To supplement these limited clinical opportunities, Centennial faculty members in the Nursing program envisioned the creation of on-line training modules that use live actors to take students through common scenarios they might encounter in the clinic. A group of Nursing faculty members successfully applied for funding through Centennial ARIES internal Applied Research and Innovation Fund (ARIF), which provides support for faculty-initiated research and innovation projects. The funds were used to cover release time for faculty Project Leaders, stipends for student researchers and actors, and for the rental of equipment needed for filming. The training modules have been posted online as Open Educational Resources and are now in use at colleges and universities across the world. Read more here.
Autonomous vehicle technology development
Autonomous (self-driving) vehicles are an area of major interest worldwide, and the Greater Toronto Area is home to a number of innovative startup companies working in this area. In turn, Centennial College has largest on-site transportation training facility in Canada, offering a large number of vehicle maintenance programs through its School of Transportation (SOT).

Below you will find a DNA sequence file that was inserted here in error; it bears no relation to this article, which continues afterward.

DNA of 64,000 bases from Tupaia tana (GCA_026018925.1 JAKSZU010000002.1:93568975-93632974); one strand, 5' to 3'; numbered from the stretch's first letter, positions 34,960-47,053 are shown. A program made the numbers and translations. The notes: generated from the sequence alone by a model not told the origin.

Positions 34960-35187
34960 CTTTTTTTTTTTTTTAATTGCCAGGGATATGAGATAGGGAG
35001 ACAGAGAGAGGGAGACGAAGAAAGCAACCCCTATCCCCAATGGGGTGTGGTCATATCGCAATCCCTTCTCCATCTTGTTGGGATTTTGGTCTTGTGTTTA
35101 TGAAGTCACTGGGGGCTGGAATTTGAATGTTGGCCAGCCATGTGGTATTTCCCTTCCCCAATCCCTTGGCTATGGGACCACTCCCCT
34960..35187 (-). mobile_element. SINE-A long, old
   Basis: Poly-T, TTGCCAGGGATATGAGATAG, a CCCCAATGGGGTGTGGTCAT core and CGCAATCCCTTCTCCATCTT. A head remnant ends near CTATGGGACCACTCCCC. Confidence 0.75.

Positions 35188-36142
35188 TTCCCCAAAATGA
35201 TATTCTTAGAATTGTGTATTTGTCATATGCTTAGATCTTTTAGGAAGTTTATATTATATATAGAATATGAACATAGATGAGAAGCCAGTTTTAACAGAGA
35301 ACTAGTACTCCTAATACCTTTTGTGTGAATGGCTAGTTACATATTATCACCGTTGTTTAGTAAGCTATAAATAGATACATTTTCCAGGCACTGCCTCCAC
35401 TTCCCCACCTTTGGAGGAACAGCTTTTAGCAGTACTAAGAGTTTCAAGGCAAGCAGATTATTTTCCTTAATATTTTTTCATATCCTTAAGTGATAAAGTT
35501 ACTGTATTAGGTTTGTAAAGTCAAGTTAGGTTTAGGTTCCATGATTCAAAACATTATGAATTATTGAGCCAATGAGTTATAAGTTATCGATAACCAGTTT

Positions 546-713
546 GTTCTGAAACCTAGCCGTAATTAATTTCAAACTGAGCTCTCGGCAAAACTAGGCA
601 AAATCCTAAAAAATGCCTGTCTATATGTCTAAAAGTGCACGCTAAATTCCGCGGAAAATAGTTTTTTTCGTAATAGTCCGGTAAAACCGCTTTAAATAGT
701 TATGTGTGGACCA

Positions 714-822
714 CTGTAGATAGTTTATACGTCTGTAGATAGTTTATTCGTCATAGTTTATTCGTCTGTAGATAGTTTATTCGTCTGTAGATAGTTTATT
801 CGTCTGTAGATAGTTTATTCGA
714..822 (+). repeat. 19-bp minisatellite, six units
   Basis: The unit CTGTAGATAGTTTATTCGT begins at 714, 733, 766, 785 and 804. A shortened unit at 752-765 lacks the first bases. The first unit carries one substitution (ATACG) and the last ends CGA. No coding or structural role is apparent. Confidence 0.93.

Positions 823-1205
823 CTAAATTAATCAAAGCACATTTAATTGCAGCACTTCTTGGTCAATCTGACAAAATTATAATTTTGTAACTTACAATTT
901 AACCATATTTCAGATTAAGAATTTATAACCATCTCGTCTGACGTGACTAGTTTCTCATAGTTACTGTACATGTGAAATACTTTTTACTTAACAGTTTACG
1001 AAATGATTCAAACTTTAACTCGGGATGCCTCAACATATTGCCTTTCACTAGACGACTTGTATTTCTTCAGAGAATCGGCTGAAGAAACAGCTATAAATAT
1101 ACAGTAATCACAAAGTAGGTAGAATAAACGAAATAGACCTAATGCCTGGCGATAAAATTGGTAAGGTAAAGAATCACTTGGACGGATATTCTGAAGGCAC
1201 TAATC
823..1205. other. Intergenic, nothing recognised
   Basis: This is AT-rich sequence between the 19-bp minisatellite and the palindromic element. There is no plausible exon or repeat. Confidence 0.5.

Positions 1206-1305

Representatives from Ontario’s Autonomous Vehicle Innovation Network (AVIN) introduced Centennial ARIES and SOT representatives to a small startup company working on after-market modifications for self-driving trucks. ARIES worked with company staff and SOT faculty to develop an autonomous truck technology demonstration project that could be executed on the Centennial campus. ARIES staff successfully applied for a $25k grant for this project through the Natural Sciences and Engineering Research Council (NSERC) Engage program for colleges. The funds will be used to purchase supplies, cover faculty release time, and provide stipends for student research assistants. Project work is expected to be complete by the end of 2020.
Interested in getting involved?
The department of Applied Research, Innovation and Entrepreneurship Services (ARIES) leads applied research activity at Centennial College. ARIES engages faculty, staff, students and industry partners in research activities across schools and sectors. For more information on ARIES and how to get involved, visit our website or contact firstname.lastname@example.org.